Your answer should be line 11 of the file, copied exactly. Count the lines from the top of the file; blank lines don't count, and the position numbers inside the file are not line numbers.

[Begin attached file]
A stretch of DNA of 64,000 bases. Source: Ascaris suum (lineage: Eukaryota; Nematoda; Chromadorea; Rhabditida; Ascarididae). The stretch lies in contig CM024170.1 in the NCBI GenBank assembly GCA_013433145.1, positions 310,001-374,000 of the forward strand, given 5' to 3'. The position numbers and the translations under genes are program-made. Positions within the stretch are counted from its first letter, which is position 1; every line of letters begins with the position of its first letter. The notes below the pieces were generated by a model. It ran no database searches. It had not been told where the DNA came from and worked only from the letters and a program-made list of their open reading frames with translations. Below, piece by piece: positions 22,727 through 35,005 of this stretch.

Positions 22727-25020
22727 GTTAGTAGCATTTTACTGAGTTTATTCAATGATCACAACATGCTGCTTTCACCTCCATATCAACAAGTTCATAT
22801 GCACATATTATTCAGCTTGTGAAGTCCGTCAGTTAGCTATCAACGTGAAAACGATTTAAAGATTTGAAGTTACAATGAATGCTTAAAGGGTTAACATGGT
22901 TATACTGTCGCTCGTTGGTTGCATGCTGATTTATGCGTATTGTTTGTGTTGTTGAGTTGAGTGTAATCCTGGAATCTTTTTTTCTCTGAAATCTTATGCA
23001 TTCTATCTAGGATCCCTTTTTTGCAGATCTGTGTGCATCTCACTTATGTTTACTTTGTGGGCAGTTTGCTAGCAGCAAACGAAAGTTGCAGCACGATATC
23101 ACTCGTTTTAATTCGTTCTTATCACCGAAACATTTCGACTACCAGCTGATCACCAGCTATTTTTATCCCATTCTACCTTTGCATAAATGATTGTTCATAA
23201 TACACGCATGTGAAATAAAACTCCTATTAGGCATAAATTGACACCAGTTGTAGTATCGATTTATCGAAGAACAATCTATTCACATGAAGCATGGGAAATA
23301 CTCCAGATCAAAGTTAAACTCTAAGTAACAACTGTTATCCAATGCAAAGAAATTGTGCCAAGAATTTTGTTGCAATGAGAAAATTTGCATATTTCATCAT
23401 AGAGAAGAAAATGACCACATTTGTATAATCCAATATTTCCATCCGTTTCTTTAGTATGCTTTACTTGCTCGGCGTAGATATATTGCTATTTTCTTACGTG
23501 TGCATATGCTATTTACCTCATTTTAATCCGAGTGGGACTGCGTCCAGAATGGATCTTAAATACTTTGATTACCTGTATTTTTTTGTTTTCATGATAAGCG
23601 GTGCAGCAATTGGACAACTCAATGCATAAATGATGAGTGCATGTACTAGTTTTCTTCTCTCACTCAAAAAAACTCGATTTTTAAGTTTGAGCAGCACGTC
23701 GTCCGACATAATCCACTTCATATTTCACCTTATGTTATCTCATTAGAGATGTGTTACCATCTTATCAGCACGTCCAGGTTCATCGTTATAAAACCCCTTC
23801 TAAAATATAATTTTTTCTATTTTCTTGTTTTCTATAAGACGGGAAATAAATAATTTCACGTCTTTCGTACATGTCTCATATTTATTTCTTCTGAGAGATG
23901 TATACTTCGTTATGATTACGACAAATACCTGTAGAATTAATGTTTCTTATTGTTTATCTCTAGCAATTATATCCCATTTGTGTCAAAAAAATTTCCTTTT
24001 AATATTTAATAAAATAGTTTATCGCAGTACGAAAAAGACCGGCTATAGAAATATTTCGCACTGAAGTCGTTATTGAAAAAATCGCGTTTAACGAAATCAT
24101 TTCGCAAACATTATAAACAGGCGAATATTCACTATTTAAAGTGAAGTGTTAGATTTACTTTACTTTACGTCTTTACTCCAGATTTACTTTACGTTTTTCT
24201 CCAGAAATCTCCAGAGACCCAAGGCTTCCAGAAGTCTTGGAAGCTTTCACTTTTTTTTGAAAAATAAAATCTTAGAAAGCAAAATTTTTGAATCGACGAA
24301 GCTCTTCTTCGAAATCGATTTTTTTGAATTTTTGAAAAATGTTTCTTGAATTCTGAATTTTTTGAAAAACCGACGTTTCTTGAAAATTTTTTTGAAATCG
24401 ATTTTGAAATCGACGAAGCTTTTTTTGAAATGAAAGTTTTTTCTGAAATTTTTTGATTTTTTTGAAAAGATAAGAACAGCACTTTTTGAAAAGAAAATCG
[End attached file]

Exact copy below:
23501 TGCATATGCTATTTACCTCATTTTAATCCGAGTGGGACTGCGTCCAGAATGGATCTTAAATACTTTGATTACCTGTATTTTTTTGTTTTCATGATAAGCG